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Following on the heels of Whitehead's widely praised debut, The Intuitionist, John Henry Days won't disappoint anyone who delighted in the first book's wonderfully quirky writing or its complex allegories of race. The historical set pieces here dazzle, and the author casts a withering eye on our media-driven culture: "Since the days of Gutenberg, an ambient hype wafted the world, throbbing and palpitating. From time to time, some of that material cooled, forming bodies of dense publicity." Still, these brilliant parts don't necessarily add up to a satisfying whole. Whitehead writes the kind of smart, allusive, highly wrought prose that is impressive sentence by sentence. Over the course of 400 pages, though, it can be somewhat daunting. It's a bit like eating a meal in which each of the seven courses comes topped with hollandaise sauce. Worse, some of the characters' motivations remain abstract, as if the author hovered so far above his creations that their foibles struck him as simple absurdities. In a novel of this caliber, of course, much can be forgiven. But one is eager to see Whitehead quit riffing and make an emotional investment in his characters. The result will be fiction that engages the heart as well as the head. --Mary Park --This text refers to the Hardcover edition.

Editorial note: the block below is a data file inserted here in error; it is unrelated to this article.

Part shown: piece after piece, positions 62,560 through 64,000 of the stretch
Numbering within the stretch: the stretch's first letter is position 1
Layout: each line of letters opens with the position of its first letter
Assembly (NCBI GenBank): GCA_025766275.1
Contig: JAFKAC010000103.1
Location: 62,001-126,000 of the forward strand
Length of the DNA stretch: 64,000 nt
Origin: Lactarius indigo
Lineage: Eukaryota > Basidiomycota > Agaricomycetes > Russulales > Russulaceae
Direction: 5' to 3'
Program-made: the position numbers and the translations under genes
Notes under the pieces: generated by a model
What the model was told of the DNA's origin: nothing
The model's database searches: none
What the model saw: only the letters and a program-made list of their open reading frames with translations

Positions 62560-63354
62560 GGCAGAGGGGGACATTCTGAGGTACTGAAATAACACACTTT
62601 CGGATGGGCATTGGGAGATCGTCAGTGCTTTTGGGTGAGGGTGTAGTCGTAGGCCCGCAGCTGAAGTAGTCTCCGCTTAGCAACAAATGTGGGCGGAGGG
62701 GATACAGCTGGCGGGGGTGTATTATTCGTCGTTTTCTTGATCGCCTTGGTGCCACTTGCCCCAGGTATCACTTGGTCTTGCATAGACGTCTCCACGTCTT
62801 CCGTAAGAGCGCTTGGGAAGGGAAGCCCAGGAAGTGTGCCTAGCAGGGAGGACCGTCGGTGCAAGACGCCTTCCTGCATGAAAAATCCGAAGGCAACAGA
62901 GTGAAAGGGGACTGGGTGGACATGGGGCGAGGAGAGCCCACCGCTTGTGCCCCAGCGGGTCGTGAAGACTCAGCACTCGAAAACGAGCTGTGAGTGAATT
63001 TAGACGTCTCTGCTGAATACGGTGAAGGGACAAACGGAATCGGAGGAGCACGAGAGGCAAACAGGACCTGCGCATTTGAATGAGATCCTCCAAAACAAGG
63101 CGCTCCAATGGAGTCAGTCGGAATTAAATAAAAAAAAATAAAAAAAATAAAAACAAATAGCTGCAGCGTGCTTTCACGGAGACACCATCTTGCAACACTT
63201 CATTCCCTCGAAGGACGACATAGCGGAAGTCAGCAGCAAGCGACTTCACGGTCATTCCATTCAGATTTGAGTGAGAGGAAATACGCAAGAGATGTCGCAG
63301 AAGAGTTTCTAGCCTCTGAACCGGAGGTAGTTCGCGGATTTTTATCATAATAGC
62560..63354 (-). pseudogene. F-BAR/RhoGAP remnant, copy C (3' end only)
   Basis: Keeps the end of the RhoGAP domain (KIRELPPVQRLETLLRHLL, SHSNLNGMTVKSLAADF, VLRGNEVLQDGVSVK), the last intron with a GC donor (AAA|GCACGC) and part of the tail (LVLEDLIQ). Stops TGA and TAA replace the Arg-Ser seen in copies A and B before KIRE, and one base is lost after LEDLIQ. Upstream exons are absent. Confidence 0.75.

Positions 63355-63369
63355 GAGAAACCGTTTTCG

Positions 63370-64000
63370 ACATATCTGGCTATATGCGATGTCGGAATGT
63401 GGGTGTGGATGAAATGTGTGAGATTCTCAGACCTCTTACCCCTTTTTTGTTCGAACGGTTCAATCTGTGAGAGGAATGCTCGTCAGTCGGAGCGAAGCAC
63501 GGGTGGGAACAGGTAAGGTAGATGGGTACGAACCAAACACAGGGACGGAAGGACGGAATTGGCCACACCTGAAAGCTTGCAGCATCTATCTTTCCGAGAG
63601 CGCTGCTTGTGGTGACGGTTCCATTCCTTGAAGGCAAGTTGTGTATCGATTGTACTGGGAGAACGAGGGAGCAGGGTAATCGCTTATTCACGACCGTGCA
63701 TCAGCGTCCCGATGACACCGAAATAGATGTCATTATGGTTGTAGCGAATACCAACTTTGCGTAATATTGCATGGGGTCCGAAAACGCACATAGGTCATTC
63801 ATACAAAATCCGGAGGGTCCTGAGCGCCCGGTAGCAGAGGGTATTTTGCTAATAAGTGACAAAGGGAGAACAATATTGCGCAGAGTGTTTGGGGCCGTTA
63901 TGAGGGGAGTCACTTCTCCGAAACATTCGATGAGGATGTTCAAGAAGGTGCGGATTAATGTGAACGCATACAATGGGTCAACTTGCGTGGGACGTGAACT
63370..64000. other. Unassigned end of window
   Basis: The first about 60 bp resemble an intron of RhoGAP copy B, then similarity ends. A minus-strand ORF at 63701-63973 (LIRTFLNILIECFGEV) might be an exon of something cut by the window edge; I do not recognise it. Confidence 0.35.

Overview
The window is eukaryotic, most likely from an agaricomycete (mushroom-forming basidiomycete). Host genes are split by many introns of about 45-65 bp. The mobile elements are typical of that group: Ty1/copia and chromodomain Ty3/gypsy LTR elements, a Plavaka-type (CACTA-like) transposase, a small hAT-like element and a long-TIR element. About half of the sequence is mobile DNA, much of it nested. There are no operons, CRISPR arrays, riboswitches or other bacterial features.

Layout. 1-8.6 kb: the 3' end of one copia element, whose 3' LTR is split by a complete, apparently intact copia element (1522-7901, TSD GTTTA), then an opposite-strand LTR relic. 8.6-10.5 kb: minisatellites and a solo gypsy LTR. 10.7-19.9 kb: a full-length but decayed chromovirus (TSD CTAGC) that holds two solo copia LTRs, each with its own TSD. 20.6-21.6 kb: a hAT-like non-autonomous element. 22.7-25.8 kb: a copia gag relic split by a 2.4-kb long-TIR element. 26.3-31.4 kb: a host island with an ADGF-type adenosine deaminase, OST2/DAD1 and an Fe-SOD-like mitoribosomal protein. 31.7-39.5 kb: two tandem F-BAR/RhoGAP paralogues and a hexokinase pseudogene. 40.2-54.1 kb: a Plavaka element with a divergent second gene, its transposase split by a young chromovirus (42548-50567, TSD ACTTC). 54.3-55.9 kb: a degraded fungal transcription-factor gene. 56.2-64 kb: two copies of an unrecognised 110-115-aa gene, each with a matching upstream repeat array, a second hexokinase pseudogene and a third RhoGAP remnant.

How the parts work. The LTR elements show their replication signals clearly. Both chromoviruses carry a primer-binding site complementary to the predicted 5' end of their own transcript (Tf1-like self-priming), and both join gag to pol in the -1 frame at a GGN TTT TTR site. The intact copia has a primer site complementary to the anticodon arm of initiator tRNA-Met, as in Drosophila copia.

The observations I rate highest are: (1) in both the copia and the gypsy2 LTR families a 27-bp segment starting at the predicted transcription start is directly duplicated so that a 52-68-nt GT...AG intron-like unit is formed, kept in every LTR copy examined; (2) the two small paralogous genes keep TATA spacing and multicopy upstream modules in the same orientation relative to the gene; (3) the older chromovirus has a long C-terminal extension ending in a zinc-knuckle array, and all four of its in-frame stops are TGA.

The reader will find very original and perceptive descriptions of people, situations and inanimate object. A quirky, but somehow believable plot with great 3-D characters. Read morePublished 4 months ago by J. T. Moran
I bought this book for a friend who wanted a copy but his computer was crashed. He said it was a good read and that he enjoyed it very much.Published 22 months ago by Janelle E. Bohrod
Whitehead has a really distinctive and bitingly insightful voice. The narration style is a little odd to allow his voice to shine through an omniscient third person narrator, but... Read morePublished 23 months ago by Sean Meehan
This was a required reading for an African American Literature course. I didn't know what to expect.
I found it extremely well written. Read more
John Henry Days is written in an interesting narrative style. It shows us events through the lens of multiple characters, some repeatedly visited, others glimpsed just once or... Read morePublished on May 7, 2012 by Roy L. Pickering
A book largely about reporters who write puff pieces and there was an awful lot of puff. I lost patience with this book early on during an endless digression into the Altamont... Read morePublished on December 19, 2011 by A guy from Philly
I love Whitehead's writing and the large endeavor he took on in the narrative. I was challenged to feel good about the ending. I felt like the book was missing a chapter.Published on September 18, 2009 by Craig D. Aron
When I finished John Henry Days I felt that I wanted to know more about the title character. The most interesting chapters in this book were the historical ones. Read morePublished on September 22, 2006 by Anne C. Bullock
This is good too, although it took me a long time to actually finish it. It sat on the desk beside my bed for a few months, and, despite my best intentions, I read a few different... Read morePublished on March 31, 2005 by Ondre